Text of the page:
What Do I Feed My Underweight German Shepherd?

What Do I Feed My Underweight German Shepherd?

We get a lot of questions from German Shepherd owners about how to keep weight on their pups. Chronically skinny, underweight Shepherds can be heartbreaking for an owner who is desperate to put weight them.The most common questions we hear are: “My Shepherd is looking too skinny, why?" or "My shepherd is experiencing regular bouts of diarrhea and/or vomiting, why?" or "I’ve been feeding him more food than his recommended size and I still can’t get him to gain any weight. What do I do?”

Not only does this problem tend to be breed-specific, it often relates to your dog’s pancreatic function. (Schnauzers can have this problem too). So what is it?

Exocrine pancreatic insufficiency or EPI is a condition in which the pancreas is not able to produce adequate enzymes to digest and absorb food properly. To determine if this is the case with your shepherd, make an appointment with your veterinarian and request some blood testing. Shepherds are also susceptible to pancreatitis so it's important that you think preventatively!

So what can you do if your shepherd has EPI? Your first line of defense as a pet owner is choosing the type of food and supplements you put into your shepherd.

Here are 6 tips to help your dog’s digestive system function better. Try the following:

  1. Provide as many dietary enzymes as possible. Our recommendation is by feeding a raw diet. Raw meat, bones, organs, and juiced veggies combined will contain all the necessary enzymes for better digestive function. By relieving the pancreas of having to produce additional enzymes you can prevent pancreatic inflammation (Pancreatitis). Shepherds that are fed only processed or cooked diets are often missing these vital nutrients. Suggestion: A rotation of our 3P veggies # 1 and # 4 is a great way to give natural-source vitamins and minerals as well as metabolic support for a dog suffering from pancreatic disease.

  2. This may be a bit gross for some, but excellent for your pup! Add a good portion of raw, green tripe to the diet. Green tripe is animal stomach which smells horrible, but it works! If fed raw (not canned) it contains the highest levels of digestive enzymes available in a natural form. Wild canines eat the stomach of their prey first because of this fact. Your shepherd will benefit too. 200 g or more daily will help increase his digestive function. Us it as a supplement on top of regular food portions. Ensure you are purchasing freshly frozen, grass-fed tripe.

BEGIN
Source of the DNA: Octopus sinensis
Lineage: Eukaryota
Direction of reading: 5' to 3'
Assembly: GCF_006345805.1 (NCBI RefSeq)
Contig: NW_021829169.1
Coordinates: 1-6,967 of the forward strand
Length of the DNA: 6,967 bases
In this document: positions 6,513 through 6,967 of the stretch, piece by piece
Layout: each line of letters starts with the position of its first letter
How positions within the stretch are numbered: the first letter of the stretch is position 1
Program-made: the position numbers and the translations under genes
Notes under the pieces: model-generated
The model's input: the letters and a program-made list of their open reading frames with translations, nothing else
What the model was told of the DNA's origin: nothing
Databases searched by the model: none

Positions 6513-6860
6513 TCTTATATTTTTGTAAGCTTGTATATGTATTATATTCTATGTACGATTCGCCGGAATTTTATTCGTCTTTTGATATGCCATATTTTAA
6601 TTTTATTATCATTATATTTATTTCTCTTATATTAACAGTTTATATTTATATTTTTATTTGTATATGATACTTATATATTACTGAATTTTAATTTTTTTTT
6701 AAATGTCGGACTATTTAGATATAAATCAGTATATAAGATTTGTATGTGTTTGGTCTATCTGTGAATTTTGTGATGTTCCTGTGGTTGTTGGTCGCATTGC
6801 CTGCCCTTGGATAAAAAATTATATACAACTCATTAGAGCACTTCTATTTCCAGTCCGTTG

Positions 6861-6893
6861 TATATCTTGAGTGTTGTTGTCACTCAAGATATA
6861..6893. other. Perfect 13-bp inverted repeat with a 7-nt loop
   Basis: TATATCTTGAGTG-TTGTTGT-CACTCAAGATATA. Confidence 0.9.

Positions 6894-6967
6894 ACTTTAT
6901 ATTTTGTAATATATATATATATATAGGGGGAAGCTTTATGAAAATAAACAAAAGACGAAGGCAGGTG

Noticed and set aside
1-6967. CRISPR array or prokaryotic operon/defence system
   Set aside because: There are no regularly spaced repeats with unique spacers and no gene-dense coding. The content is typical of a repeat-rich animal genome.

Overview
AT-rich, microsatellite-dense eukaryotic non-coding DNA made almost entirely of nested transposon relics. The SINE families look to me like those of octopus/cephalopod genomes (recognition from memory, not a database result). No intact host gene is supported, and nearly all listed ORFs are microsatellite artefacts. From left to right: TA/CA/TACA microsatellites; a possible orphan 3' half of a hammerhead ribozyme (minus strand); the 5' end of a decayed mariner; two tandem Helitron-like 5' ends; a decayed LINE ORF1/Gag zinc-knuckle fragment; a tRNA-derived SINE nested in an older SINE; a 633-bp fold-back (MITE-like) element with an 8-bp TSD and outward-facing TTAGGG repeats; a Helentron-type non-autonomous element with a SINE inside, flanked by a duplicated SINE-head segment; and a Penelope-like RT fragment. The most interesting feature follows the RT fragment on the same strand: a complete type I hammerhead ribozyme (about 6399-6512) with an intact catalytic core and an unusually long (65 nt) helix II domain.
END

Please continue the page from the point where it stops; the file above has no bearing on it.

3. Provide a canine-specific digestive enzyme supplement that includes ox bile and a variety of other digestive enzymes. This will also provide some extra digestive support. Start slowly and build up to a full dosage if your shepherd is experiencing regular diarrhea.

  4. Provide a pre/probiotic supplement. Keeping the gut flora in good working order will help your dog to absorb as many nutrients as possible. Good bacteria in the gut will also help with enzyme production, so don't leave the good bacteria out! Look for canine-specific, high potency, multi strain probiotics with a pre-biotic added.

  5. Feed a lean, low fat raw diet. High fat diets can overwork the pancreas and the liver and are not recommended for shepherds with EPI or other pancreatic dysfunction. High quality lean protein will help pack on the pounds for shepherds having difficulty gaining weight. Steer clear of lamb, duck and other naturally high fat meats. Lean meats with no higher than 8% fat are ideal. Suggestion: 3P’s lean meat options: turkey with bone, goat, venison, rabbit and kangaroo are the leanest.

  6. Cook yams or squash to add as low-glycemic carbohydrate. About ½-1 cup per day. This can help young, active/working shepherds who need a little more bulk to their diet without adding extra fat. Cooked yams and squash are more nutritious and easier to digest than other forms of carbohydrate, such as rice or oatmeal. Also yams and squash pair better with the digestibility of raw foods. Remove the skin, unless vegetables are organic then you can keep the skins on.

Make all dietary changes slowly and add one thing at a time. For individual pet nutrition counselling, email [email protected]

Categories: dogs

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